Albalat A, Gornik S, Muangnapoh C & Neil DM (2022) Effectiveness and quality evaluation of electrical stunning versus chilling in Norway lobsters (Nephrops norvegicus). Food Control, 138, Art. No.: 108930. https://doi.org/10.1016/j.foodcont.2022.108930
In the last decade, public interest in the welfare of decapod crustaceans has increased in many parts of the world. This has led to changes in legislation on methods for slaughter in a number of countries, while in others pressure for regulation changes is growing. Electro-stunning may have the potential for reducing noxious stimuli experienced by crustaceans during slaughter. However, data on activity in the central nervous system (CNS) and product quality-related data (indicative of consumer acceptability) are not available for most of the important decapod crustaceans, including the commercially valuable Norway lobster, Nephrops norvegicus. In this study, recordings of nerve activity showed that electro-stunning can render N. norvegicus rapidly insensible qualifying it as a potential humane slaughter procedure. In contrast, placing lobsters on ice for 30 min did not suppress neural activity. In terms of subsequent shelf life, results at day 7 based on QIM, total bacteria counts, H2S-producing bacteria, muscle pH, TMA and biogenic amines indicate no significant differences between the methods of stunning. From a quality perspective, electro-stunning did shorten the period that the product would be considered fresh (higher K-values up to day 5) and triggered faster melanosis development in the cephalothorax, an effect possibly linked to the increased temperature recorded in this area due to the imposed electrical current. However, no significant differences were detected on the cooked products by a trained sensory taste panel. While shelf life is not affected by the electro-stunning process, care should nevertheless be taken to avoid melanosis development, and the consumer perception of freshness in electro-stunned product should be studied further.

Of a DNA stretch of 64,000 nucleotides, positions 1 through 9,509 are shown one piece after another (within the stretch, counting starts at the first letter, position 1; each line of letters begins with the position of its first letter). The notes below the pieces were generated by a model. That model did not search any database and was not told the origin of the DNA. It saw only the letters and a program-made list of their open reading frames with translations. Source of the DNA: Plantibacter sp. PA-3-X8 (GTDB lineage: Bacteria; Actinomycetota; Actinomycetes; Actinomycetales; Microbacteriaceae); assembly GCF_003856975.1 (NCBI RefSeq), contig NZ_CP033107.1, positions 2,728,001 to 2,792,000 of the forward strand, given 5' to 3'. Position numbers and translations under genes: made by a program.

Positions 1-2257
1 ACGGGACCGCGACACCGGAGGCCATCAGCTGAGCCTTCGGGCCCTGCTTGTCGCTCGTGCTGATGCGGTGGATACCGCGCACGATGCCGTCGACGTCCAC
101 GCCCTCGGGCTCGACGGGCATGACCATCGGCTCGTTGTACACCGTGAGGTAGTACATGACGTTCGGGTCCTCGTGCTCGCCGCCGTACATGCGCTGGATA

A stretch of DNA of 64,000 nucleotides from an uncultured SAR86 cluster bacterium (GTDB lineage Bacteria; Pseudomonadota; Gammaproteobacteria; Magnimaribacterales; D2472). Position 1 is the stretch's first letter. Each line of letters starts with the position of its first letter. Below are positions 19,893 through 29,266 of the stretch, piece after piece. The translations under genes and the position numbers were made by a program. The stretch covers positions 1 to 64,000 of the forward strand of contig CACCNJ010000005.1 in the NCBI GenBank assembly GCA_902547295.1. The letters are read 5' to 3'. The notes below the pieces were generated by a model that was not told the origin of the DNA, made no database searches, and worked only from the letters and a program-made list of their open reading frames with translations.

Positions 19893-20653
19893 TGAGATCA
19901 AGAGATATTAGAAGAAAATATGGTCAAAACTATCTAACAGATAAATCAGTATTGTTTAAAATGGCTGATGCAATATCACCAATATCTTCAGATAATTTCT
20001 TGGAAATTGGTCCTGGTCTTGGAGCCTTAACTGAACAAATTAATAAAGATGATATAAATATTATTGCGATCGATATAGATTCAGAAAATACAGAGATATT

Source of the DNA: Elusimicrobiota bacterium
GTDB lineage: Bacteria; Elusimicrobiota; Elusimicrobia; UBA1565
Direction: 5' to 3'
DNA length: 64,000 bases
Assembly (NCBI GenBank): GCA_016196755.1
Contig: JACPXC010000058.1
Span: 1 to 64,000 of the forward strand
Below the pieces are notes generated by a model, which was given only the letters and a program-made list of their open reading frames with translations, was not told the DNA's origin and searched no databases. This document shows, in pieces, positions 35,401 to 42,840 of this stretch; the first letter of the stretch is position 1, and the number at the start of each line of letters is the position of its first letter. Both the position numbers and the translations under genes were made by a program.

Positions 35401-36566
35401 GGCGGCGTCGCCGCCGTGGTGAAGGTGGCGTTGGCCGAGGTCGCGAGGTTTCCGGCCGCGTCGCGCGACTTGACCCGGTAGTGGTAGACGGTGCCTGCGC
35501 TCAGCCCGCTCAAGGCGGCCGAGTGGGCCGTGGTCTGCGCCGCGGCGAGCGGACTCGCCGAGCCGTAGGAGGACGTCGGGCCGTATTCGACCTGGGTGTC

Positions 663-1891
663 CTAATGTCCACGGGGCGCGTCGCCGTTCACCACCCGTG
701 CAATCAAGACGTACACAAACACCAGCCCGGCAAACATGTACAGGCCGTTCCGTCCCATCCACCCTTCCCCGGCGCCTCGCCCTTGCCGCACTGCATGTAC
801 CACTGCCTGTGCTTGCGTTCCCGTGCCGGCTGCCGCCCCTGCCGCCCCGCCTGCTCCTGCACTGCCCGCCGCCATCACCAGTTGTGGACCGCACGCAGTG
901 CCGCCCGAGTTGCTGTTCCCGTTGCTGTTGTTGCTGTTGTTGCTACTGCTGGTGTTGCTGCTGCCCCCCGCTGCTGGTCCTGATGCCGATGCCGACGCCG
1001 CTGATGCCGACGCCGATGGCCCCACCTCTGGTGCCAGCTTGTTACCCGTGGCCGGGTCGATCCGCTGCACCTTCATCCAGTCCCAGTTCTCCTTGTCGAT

langoustine; slaughter; post-mortem; welfare
Food Control: Volume 138